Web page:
Such an account of conscience and moral action, though, suggests that the principal reason for moral behavior is fear of God. What has been stated thus far is actually the rudimentary stages of the moral life, the first experience of conscience in a child. As the moral life develops properly, as the child’s fear of parents and God matures into loving obedience, the motivating principles for moral action likewise mature. The reason for acting in the mature person is not so much the fear of God as the desire itself to do the right thing – an obedience to and love of truth and justice. This comes about because the more one does the right thing, the more pleasing it is. Since doing what is right is pleasing to the agent, he wants to do the right thing more and more. Eventually, the thought of doing anything other than what is right becomes so unattractive to him that it is dismissed from his mind and heart all together.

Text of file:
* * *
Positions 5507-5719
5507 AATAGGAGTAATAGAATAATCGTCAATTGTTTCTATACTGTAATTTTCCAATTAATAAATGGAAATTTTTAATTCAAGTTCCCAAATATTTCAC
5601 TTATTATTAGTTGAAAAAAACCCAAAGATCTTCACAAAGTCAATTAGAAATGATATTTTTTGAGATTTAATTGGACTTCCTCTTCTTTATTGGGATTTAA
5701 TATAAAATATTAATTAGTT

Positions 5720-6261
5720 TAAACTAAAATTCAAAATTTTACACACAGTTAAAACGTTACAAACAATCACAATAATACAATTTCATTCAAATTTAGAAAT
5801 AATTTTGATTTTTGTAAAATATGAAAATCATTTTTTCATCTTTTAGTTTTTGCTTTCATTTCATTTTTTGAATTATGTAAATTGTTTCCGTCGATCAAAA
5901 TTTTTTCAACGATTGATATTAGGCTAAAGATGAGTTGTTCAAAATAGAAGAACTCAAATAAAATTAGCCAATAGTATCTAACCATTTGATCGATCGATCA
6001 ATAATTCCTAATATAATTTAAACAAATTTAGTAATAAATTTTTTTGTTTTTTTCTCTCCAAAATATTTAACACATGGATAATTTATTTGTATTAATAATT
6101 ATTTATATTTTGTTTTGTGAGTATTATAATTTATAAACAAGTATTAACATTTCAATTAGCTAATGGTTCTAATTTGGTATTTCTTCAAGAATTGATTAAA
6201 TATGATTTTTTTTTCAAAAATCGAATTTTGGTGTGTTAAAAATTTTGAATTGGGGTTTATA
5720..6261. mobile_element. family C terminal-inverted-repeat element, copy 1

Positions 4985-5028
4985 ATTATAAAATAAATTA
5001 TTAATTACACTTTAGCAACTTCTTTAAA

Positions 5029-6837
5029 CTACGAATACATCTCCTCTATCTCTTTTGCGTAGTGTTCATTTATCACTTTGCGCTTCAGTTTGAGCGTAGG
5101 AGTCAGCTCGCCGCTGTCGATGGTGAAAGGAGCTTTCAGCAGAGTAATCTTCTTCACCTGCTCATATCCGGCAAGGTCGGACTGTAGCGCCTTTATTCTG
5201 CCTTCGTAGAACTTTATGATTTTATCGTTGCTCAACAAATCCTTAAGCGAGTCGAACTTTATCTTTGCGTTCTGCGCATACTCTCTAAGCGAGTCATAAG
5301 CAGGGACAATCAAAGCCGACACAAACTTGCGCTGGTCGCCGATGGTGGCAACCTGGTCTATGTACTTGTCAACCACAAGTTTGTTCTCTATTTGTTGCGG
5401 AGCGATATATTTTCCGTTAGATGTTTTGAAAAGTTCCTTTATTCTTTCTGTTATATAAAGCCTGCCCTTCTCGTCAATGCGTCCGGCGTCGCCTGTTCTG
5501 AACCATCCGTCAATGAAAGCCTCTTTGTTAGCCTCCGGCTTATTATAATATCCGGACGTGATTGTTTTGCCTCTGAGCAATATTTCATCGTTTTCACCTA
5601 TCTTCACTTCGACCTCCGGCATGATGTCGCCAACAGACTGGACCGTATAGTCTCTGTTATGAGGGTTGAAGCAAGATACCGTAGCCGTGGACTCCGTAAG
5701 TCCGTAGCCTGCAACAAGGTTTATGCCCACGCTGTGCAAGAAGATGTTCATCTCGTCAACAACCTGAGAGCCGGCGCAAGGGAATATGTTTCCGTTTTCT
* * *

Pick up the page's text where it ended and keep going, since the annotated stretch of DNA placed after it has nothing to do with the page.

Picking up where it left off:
Moreover, the more man acts upon his conscience, the less he fears God, since he will find that doing what is right and avoiding what is wrong will make him free. His freedom is the result of taking responsibility for his own actions, of following what he initially set out to do, and of doing it. That autonomy, at the core of freedom itself in the moral sphere, is satisfying indeed. In a sense, such autonomous action makes man a kind of “co-creator” of things in the world and gives him the power to stamp his own actions with the words, “It is good.” In finding greater freedom in doing what is right, he will come to love more the God who gives him freedom to choose what is right from wrong.